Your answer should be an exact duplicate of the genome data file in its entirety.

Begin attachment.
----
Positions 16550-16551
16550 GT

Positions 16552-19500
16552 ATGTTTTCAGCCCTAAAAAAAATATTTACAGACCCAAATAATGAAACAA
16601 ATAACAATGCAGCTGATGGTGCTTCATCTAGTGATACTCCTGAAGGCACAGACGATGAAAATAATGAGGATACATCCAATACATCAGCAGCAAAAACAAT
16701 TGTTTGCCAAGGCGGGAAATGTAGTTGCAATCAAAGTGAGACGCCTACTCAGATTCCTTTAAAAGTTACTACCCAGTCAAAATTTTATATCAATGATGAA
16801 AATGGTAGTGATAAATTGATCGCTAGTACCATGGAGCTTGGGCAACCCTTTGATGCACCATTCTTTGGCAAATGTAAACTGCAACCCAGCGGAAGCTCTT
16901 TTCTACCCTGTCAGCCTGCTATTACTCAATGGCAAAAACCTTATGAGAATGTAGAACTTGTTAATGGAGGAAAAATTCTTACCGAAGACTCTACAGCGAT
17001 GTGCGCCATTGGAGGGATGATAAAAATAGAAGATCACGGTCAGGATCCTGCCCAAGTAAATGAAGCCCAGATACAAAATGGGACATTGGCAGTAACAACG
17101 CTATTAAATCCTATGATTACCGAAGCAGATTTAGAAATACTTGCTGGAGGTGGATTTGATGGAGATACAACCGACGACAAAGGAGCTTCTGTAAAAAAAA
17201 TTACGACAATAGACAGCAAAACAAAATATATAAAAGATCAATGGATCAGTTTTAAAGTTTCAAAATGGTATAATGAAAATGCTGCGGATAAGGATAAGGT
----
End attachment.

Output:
Positions 16550-16551
16550 GT

Positions 16552-19500
16552 ATGTTTTCAGCCCTAAAAAAAATATTTACAGACCCAAATAATGAAACAA
16601 ATAACAATGCAGCTGATGGTGCTTCATCTAGTGATACTCCTGAAGGCACAGACGATGAAAATAATGAGGATACATCCAATACATCAGCAGCAAAAACAAT
16701 TGTTTGCCAAGGCGGGAAATGTAGTTGCAATCAAAGTGAGACGCCTACTCAGATTCCTTTAAAAGTTACTACCCAGTCAAAATTTTATATCAATGATGAA
16801 AATGGTAGTGATAAATTGATCGCTAGTACCATGGAGCTTGGGCAACCCTTTGATGCACCATTCTTTGGCAAATGTAAACTGCAACCCAGCGGAAGCTCTT
16901 TTCTACCCTGTCAGCCTGCTATTACTCAATGGCAAAAACCTTATGAGAATGTAGAACTTGTTAATGGAGGAAAAATTCTTACCGAAGACTCTACAGCGAT
17001 GTGCGCCATTGGAGGGATGATAAAAATAGAAGATCACGGTCAGGATCCTGCCCAAGTAAATGAAGCCCAGATACAAAATGGGACATTGGCAGTAACAACG
17101 CTATTAAATCCTATGATTACCGAAGCAGATTTAGAAATACTTGCTGGAGGTGGATTTGATGGAGATACAACCGACGACAAAGGAGCTTCTGTAAAAAAAA
17201 TTACGACAATAGACAGCAAAACAAAATATATAAAAGATCAATGGATCAGTTTTAAAGTTTCAAAATGGTATAATGAAAATGCTGCGGATAAGGATAAGGT